NYU Alumni Magazine Spring 2010

book club

What I’m Reading

Poet and Author Stephen Haven

Stephen Haven (GSAS ’95) doesn’t fit the poet stereotype. He’s just as happy talking about the Boston Celtics as he is Byron. And in addition to holding an MFA in poetry from the University of Iowa, he went on to earn a PhD in American Civilization at NYU, which helps him write with both poise and intimacy about everything from abstract expressionists Mark Rothko and Barnett Newman to his time spent touring China as a Fulbright lecturer.

The author more recently penned The River Lock: One Boy’s Life Along the Mohawk (Syracuse University Press) about his conflicted adolescent years with a minister father in an Upstate New York mill town. The memoir was nominated for a National Book Award in 2008, and Haven, currently an English professor and director of the MFA program at Ashland University, was named Co-Ohio Poet of the Year in 2009.

What are you reading?
I recently finished a book by [artist and writer] Nicolai Cikovsky about George Inness [American painter known for his nature studies].

Why George Inness?
I’m writing a poem about his painting Summer Landscape 1894, so I decided to read a critical biography of his life. I believe it was one of the last paintings he completed before his death. I’m also reading about 10 pages an hour of this thick philosophy book, The Beauty of the Infinite: The Aesthetics of Christian Truth, by theologian David Bentley Hart, and I’m holding my breath to see if it will influence my writing in about 10 years.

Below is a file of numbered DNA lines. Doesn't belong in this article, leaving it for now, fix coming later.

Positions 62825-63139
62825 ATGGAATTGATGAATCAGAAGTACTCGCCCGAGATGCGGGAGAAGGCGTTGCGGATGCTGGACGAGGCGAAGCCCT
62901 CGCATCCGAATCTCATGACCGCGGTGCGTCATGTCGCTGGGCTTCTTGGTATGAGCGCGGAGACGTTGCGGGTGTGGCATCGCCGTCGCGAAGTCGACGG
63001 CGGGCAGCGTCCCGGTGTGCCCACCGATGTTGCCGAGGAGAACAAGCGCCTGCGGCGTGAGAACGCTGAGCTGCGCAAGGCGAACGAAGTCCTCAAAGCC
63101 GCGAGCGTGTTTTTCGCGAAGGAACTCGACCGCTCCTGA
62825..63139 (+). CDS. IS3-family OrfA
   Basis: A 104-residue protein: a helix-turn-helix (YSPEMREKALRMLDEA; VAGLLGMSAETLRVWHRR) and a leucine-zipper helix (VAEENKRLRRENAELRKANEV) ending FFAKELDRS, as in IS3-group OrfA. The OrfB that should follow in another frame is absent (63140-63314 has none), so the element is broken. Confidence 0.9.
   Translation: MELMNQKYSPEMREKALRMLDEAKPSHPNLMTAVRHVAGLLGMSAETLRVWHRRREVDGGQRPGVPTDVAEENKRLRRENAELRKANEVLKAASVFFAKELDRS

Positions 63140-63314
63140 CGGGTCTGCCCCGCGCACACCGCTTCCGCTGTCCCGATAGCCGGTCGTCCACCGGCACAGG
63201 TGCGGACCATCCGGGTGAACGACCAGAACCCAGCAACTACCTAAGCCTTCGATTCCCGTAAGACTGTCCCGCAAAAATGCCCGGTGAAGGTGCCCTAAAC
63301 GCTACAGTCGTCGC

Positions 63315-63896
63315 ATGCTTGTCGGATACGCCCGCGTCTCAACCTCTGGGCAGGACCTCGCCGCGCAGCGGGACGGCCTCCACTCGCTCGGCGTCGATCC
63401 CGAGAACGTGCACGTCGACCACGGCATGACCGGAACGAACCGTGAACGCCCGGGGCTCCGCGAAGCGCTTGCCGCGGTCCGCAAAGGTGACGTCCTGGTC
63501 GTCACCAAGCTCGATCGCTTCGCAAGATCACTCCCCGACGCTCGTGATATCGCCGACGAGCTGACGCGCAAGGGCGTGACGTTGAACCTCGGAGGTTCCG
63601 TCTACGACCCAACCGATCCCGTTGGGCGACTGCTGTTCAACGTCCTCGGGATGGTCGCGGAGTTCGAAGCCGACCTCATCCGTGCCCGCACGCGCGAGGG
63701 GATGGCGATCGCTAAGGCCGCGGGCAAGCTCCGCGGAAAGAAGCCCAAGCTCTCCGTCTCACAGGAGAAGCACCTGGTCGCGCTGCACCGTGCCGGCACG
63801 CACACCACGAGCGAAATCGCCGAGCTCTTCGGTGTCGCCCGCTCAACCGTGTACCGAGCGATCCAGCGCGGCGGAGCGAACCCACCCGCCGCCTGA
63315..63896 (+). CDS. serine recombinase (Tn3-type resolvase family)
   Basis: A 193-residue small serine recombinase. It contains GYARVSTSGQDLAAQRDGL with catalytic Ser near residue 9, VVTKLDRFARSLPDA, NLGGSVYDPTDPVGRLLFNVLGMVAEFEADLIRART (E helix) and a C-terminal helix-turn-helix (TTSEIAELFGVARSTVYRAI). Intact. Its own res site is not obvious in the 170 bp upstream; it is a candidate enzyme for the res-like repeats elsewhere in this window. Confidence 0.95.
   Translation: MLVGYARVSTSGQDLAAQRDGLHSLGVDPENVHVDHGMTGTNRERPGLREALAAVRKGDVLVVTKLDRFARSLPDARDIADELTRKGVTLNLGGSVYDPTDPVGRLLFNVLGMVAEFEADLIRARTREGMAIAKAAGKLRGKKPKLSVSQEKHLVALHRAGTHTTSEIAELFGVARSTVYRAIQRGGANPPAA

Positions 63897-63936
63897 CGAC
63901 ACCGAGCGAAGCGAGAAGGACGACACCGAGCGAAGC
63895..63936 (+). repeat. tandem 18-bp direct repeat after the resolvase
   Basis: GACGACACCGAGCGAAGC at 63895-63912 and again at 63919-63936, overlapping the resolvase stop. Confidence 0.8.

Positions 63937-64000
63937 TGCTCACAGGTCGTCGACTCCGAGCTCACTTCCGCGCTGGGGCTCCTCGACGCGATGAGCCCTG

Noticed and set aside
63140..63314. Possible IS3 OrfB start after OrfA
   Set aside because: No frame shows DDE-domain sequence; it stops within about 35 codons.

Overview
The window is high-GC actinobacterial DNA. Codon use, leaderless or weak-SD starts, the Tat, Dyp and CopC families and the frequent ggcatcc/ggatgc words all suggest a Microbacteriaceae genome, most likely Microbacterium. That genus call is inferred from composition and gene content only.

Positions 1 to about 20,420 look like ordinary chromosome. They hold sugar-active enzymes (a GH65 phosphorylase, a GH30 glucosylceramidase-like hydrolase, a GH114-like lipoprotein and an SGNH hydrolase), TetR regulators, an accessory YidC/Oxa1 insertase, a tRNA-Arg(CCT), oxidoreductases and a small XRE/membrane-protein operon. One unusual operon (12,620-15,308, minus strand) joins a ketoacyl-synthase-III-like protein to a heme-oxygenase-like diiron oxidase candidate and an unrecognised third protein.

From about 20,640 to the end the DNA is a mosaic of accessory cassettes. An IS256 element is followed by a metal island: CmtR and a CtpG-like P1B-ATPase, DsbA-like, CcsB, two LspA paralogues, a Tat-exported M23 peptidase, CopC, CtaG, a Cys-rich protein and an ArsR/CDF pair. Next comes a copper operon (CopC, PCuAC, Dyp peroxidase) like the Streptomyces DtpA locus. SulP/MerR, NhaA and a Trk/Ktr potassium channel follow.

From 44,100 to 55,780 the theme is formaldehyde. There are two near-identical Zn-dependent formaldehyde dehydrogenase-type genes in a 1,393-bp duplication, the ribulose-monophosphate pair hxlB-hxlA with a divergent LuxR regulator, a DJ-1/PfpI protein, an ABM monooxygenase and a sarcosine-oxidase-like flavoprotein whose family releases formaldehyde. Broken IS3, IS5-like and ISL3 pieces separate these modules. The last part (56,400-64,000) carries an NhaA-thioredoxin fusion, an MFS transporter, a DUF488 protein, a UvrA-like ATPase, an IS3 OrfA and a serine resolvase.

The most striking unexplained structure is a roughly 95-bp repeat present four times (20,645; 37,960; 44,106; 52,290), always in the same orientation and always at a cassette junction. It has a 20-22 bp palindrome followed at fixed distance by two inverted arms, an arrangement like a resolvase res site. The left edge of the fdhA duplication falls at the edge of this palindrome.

Do you have any hobbies that influence what you read?
I’m an NBA basketball fan. Bill Russell [Celtics center from 1956–69] was a hero in my childhood, so I read everything I could about the Boston Celtics. In graduate school at the University of Iowa, I took a class with a Melville scholar who was also a rabbi, Jay Holstein. He loved basketball, and he gave me biographies of Russell with all the savory details [of Russell’s wild personal life] that I wasn’t allowed as a child. So I was studying Melville with a rabbi who knew more about basketball than I did.

—Lori Higginbotham

Photo © Allison Hoover